Vitamin D, Iodine, and Lead Levels in Haitian Infants and Children. (Haiti)
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|ClinicalTrials.gov Identifier: NCT02301520|
Recruitment Status : Completed
First Posted : November 26, 2014
Last Update Posted : June 25, 2015
Vitamin D deficiency is common worldwide, including in infants and children, and rickets remains a public health concern in many developing countries. The vitamin D status and prevalence of vitamin D deficiency in the Haitian population has not been studied. There is currently no approved point-of-care testing device for vitamin D deficiency. Iodine deficiency and resulting hypothyroidism is the leading cause of preventable neuro-developmental delay and cognitive impairment worldwide. Young infants and children are especially susceptible to sequelae of disruption in thyroid function given the dependence of the developing brain on sufficient levels of thyroid hormone. Perchlorate and thiocyanate have been described as potential environmental disrupters of thyroid function. Lead intoxication is a significant cause of disease throughout the world. Millions of people have suffered the effects of lead poisoning. Although most developed countries have taken drastic measures to limit the environmental lead levels, many countries in the developing world have not been able to address, or even assess, the problem.
Our objectives are to study the following three components in 300 Haitian children between 9 months and 6 years of age in three different geographical areas of Haiti: 1) Vitamin D status and prevalence of rickets, environmental factors associated with low vitamin D levels, and the accuracy and efficacy of a vitamin D point-of-care testing (POCT) device for the screening of vitamin D insufficiency. 2) Iodine status and thyroid function, and environmental disruptors such as perchlorate and thiocyanate as potential risk factors for abnormal thyroid function. 3) Lead levels and the extent of childhood lead poisoning.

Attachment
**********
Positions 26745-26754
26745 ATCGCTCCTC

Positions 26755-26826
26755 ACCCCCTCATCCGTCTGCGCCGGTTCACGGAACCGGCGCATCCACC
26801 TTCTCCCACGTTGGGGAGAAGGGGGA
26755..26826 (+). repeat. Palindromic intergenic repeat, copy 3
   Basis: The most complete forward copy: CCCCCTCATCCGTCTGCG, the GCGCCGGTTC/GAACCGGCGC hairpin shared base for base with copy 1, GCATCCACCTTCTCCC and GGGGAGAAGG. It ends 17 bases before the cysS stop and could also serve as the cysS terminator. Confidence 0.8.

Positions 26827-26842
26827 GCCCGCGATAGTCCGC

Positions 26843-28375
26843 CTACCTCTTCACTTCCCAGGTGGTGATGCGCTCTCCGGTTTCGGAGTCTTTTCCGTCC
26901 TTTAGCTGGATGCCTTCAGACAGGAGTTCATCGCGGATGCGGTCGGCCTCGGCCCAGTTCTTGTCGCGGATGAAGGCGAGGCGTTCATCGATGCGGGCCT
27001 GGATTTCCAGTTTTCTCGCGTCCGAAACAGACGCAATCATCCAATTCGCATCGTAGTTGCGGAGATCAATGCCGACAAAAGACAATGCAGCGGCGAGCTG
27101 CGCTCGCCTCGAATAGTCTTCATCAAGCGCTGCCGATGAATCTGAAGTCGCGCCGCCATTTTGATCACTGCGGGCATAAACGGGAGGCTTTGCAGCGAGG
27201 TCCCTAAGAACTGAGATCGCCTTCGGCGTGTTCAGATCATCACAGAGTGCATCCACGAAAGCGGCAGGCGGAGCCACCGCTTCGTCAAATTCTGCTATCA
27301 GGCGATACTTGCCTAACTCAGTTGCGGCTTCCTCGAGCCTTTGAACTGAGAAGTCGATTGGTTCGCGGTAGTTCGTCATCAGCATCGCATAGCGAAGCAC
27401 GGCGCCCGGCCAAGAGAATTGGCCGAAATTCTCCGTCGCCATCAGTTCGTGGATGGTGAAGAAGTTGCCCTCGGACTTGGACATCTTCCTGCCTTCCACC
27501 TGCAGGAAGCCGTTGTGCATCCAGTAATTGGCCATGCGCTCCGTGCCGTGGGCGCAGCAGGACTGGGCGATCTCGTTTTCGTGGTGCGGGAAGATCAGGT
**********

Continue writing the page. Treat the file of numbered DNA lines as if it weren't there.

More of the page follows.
|Condition or disease|
|Vitamin D Deficiency Iodine Deficiency Hypothyroidism Rickets Lead Intoxication|
|Study Type :||Observational|
|Actual Enrollment :||299 participants|
|Observational Model:||Ecologic or Community|
|Official Title:||Vitamin D Deficiency, Iodine Deficiency and Lead Levels in Haitian Infants and Children.|
|Study Start Date :||January 2015|
|Actual Primary Completion Date :||June 2015|
|Actual Study Completion Date :||June 2015|
- serum 25OHD levels [ Time Frame: Baseline ]Measure serum 25OHD levels, including the proportion of children found to be vitamin D insufficient, deficient and severely deficient.
- urinary iodine levels [ Time Frame: Baseline ]Urinary iodine levels, including the proportion of children found to be iodine deficient
- serum lead levels [ Time Frame: Baseline ]Serum lead levels in Haitian infants and children
- Number of children found to have elevated alkaline phosphatase levels [ Time Frame: Baseline ]The number of vitamin D deficient children found to have elevated alkaline phosphatase levels (as a proxy for vitamin D deficient rickets)
- Dietary and sun exposure effect on vitamin D level [ Time Frame: Baseline ]to measure the influence of dietary vitamin D intake and sun exposure on vitamin D levels.
- Determine the accuracy of the POCT device [ Time Frame: Baseline ]The 25OHD levels were measured via serum and POCT device to compare accuracy of the POCT device.
- Goiter and abnormal thyroid function tests [ Time Frame: Baseline ]The number of children found to have goiters and/or abnormal thyroid function tests
- Environmental disruptors of thyroid function [ Time Frame: Baseline ]Number of children with elevated levels of urinary perchlorate and/or thiocyanate
- Lead intoxication [ Time Frame: Baseline ]Evaluation of the extent of childhood lead poisoning using the CDC definition of lead poisoning, (BLL) ≥ 10 µg/dL
To learn more about this study, you or your doctor may contact the study research staff using the contact information provided by the sponsor.
Please refer to this study by its ClinicalTrials.gov identifier (NCT number): NCT02301520
|Kay Mackenson Clinic|
|Pierre Payen, Haiti|
|Principal Investigator:||Julia Von Oettingen, MD||Boston Children’s Hospital|